Hilary didn’t have a history of lots of antibiotic use in the past, but she was a picky eater in childhood who avoided fruits and vegetables like the plague. She was now in her thirties and in good health until a case of severe gastroenteritis, with nausea, vomiting, fever, and dehydration led to a five-day hospitalization. The cause of the gastroenteritis was never identified, but because she had a fever, while in the hospital she was treated with two different intravenous antibiotics and discharged on an additional ten-day course of oral antibiotics. Hilary felt better by the time she completed the antibiotics, but three months after the hospitalization she developed mushy stool that she described as having an oatmeal consistency, as well as severe bloating. Upper endoscopy and colonoscopy were unrevealing, and biopsies were negative for celiac disease, microscopic colitis, or any other abnormalities. A month later Hilary was prescribed…

Lucia came to see me mainly to confirm that she was following the right path. She had a healthy childhood, but was treated with a year of tetracycline in high school for moderately severe acne. During the year she was on antibiotics she didn’t feel quite right, with frequent nausea, an upset stomach, and cradle cap on the back of her scalp. Cradle cap, also known as seborrheic dermatitis, is a yellowish, crusty rash that’s most common on the scalp of newborn babies, primarily as a result of yeast overgrowth. No one connected the cradle cap with Lucia’s GI symptoms or suggested they might be related to the antibiotics. In her twenties Lucia decided to see a gastroenterologist for her bouts of nausea, which had worsened after she started taking birth control pills. Biopsies taken during an upper endoscopy as part of her evaluation revealed the presence of Helicobacter pylori…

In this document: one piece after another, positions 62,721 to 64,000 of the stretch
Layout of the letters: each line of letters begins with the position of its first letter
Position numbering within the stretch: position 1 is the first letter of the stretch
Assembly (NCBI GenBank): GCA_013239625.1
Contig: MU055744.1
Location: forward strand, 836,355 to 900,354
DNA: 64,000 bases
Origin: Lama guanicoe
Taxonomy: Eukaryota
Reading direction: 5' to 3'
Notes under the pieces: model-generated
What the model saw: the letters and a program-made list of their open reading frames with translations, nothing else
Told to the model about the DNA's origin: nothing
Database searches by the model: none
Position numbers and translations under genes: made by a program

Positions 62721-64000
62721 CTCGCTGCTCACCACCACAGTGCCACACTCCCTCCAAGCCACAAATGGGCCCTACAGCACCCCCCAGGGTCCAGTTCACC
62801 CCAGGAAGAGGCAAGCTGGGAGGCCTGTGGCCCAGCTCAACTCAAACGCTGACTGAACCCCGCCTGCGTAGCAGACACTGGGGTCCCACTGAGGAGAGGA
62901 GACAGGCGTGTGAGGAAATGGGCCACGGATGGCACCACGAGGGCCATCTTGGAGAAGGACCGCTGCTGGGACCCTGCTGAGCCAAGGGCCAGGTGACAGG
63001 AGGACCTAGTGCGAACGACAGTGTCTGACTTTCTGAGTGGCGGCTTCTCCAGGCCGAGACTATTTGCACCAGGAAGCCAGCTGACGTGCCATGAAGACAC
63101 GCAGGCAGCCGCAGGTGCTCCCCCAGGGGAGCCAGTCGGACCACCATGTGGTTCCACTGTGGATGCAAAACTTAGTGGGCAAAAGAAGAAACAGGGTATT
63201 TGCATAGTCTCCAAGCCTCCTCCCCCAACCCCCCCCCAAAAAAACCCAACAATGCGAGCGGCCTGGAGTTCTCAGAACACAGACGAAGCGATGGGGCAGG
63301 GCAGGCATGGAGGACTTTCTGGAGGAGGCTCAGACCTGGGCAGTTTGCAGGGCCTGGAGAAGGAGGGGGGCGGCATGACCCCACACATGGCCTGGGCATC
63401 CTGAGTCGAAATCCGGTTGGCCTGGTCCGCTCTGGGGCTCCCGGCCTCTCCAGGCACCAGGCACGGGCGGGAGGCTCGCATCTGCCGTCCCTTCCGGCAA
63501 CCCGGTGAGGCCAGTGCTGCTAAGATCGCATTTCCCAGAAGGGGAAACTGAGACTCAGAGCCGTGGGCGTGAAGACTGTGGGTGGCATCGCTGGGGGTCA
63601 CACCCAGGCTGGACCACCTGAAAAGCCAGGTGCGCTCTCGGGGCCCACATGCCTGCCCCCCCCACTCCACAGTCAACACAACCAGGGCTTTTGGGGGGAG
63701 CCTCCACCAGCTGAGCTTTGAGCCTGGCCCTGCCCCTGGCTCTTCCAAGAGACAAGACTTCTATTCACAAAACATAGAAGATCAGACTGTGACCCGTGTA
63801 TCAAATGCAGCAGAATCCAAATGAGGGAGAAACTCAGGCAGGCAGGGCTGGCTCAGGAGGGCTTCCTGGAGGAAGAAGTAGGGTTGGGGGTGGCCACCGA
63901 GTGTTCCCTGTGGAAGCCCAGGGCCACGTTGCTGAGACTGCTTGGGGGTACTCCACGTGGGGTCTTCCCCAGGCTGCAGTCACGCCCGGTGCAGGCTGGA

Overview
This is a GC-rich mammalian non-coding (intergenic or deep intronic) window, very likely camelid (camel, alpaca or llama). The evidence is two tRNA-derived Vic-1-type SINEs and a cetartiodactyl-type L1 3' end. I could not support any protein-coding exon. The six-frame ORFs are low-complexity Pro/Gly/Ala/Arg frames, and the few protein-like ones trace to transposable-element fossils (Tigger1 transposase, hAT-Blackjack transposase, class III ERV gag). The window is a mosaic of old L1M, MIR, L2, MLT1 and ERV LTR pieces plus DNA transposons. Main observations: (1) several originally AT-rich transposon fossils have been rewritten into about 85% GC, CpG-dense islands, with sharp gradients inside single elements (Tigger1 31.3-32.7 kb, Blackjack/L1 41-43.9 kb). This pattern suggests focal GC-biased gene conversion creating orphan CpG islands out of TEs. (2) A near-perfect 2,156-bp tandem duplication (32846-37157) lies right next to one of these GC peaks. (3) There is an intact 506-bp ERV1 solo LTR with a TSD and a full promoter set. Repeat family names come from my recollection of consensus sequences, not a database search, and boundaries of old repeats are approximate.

Did you know there’s a right and a wrong way to sit on the toilet? Most people don’t realize that their position when having a bowel movement is key to solving lots of GI complaints like bloating, gas, and constipation. The right position can also help improve more serious GI conditions such as diverticulosis, small intestinal bacterial overgrowth (SIBO), and irritable bowel syndrome (IBS). Squatting is the most natural stance for giving birth and, it turns out, for having a bowel movement. A squatting position helps to straighten the anorectal angle and keeps the knees pressed up against the abdomen, increasing intra-abdominal pressure, which helps to push the stool out. Over a billion people throughout the world don’t have access to toilets and squat over a hole instead. Interestingly, people in countries where squatting is the norm have much less constipation and colon cancer, probably because their diets, like their…